Recounting Lexington’s fourth night of protests

Early protesters line the street around Triangle Park during the fourth night of police brutality protests in Lexington, Kentucky. Photo by Sarah Michels, staff.

Monday was the fourth consecutive night of Lexington protests regarding recent acts of police brutality towards people of color, in particular the deaths of Breonna Taylor and George Floyd.

A few hundred people gathered in downtown Lexington for the night, a smaller crowd than Sunday’s high of around 1,000 protesters.

Jana Warfield and her family were among the first to show up for Monday night’s protest. Warfield, her husband and their 2-year-old son have only lived in Lexington for about five months, but decided to get involved in the protests as soon as they could.

“We’ve been quiet for too long. We’ve been letting it go for decades, centuries. It’s been going on for years, and just to see that man on live TV get killed, it’s just been going on too long,” Warfield said.

Warfield said her family was balancing their protesting with being out in the pandemic by putting their son first.

“We were out here earlier and it wasn’t so crowded, so we’re fine. We been out here by ourselves, you still hear our voice, you still see our signs. Not so crowded, so social distanced,” Warfield said. She added that they would leave if things got too crowded.

The first protesters began gathering around 6:30 p.m., prepared with snacks, water and cardboard signs for sharing.

From 7 to 8 p.m., more protesters joined the small crowds forming at both Triangle Park and courthouse plaza. The two sites were the main focus of Monday’s protests, with participants marching between the two.

Lexington’s protests have been mainly peaceful, an atmosphere that was retained Monday night.

Friday and Sunday nights’ protests were organized by Cooperation Lexington, a local organization that has hosted numerous community events on police accountability and citizen’s rights. But on Monday night, protesters said there was no single organizer or organization behind the gathering.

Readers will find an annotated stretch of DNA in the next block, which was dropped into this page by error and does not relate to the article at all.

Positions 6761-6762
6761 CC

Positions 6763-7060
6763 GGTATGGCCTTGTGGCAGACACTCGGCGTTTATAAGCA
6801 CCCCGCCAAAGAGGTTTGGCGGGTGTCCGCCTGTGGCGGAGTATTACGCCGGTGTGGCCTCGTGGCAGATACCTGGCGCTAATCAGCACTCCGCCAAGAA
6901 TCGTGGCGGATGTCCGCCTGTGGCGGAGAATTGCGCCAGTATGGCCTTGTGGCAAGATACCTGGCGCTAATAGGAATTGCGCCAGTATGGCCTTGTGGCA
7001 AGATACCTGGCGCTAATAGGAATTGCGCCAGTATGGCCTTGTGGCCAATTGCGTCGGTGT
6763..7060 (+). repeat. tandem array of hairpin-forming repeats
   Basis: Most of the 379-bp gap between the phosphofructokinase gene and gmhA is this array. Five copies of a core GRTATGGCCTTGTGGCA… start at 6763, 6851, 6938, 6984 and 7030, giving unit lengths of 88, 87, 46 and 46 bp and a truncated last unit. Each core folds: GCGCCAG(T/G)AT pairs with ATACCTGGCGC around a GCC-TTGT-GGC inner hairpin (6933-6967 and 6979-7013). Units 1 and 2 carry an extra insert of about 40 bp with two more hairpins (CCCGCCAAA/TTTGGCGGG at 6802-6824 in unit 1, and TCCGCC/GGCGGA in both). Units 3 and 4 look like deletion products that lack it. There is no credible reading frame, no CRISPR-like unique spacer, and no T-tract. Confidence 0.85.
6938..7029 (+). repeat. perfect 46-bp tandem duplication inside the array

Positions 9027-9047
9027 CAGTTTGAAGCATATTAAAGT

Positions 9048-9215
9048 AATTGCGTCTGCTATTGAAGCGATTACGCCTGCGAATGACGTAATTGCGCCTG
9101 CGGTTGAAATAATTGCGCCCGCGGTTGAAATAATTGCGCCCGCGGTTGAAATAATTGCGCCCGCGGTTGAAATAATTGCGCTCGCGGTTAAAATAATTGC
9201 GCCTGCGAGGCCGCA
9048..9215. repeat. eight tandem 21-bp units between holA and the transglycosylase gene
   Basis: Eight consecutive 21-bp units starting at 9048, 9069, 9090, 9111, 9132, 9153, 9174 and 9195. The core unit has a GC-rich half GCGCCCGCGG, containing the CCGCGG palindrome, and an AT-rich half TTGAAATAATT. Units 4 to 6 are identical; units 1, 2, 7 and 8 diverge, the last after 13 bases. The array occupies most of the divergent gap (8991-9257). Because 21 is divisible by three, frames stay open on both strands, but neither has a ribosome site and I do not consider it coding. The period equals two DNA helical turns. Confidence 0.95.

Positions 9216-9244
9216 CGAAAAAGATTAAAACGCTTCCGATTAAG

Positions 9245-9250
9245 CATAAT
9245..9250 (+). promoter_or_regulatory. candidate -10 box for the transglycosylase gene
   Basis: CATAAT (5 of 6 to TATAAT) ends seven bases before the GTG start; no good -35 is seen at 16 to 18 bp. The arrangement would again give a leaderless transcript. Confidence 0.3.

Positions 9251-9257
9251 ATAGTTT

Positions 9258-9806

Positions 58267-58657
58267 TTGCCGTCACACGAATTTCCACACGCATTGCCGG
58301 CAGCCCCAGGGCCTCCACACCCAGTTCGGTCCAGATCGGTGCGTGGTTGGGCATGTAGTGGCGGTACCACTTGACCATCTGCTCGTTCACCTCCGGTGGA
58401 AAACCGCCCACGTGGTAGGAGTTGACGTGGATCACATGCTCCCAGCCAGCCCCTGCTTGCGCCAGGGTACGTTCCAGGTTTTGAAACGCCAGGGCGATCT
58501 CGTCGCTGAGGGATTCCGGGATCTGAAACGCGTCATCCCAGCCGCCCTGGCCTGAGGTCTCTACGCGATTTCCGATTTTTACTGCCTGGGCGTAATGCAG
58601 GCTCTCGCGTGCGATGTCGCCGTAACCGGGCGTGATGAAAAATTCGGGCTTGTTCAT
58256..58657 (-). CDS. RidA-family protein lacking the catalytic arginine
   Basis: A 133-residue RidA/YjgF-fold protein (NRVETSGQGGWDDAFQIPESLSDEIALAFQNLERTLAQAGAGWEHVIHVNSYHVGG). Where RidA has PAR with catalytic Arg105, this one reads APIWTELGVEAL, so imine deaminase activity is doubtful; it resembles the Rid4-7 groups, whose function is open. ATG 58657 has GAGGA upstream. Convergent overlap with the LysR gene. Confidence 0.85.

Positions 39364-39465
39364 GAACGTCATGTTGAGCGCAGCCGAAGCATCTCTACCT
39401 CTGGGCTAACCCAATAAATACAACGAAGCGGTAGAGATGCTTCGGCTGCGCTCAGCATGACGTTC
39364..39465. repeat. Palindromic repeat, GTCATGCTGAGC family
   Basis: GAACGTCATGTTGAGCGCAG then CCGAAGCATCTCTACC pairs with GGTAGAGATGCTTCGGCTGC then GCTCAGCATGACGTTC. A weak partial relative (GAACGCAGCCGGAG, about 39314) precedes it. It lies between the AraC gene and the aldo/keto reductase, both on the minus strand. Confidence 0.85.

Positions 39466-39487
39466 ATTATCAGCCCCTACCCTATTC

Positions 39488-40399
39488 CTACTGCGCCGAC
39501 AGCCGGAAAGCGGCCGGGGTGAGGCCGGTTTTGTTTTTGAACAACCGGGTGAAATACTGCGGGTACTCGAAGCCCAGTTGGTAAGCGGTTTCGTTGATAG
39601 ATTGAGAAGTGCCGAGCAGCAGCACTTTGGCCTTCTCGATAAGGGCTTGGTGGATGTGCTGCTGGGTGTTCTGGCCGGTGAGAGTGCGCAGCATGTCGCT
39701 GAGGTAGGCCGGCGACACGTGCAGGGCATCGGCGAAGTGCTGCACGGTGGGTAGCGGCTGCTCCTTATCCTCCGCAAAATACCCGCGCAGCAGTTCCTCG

Some protesters had formed organized units, like Katheryn Dickey and Daniel Coolbear, who set up a first aid station with water and various supplies in case of emergency. The pair said they had organized roving first aid with a group of about 20 medics after Saturday night’s protest.

Dickey had found a protester, Cynthia Unique, having a panic attack in the crowd during Saturday night’s protest. Afterwards, Unique and the pair decided to organize a first aid station to keep people safe during future protests.

“We want to be out here keeping people hydrated, helping to keep people as healthy as we can, and we plan to be out here every night,” Dickey said.

So far, Dickey and Collbear said that band-aids were the most anyone had needed. The pair said they felt like the Lexington protests were making good strides.

“I’m kind of excited that it’s been doing so well here, like the police kneeling last night was a really good show at the end of it,” Coolbear said.

Dickey and Warfield both said that change was needed for the protests to end.

“Change the ways,” Warfield said. “I shouldn’t fear. If a police gets behind me, I fear he might kill me or do something to hurt me and take me from my son or his daddy, for instance.”

Dickey said she felt like police stations needed to have an atmosphere of accountability, and that the biggest thing at the moment was for elected officials to take the protests seriously.

Compared to other protests across the nation, Lexington’s protests have been marked by relative cooperation between protesters and police.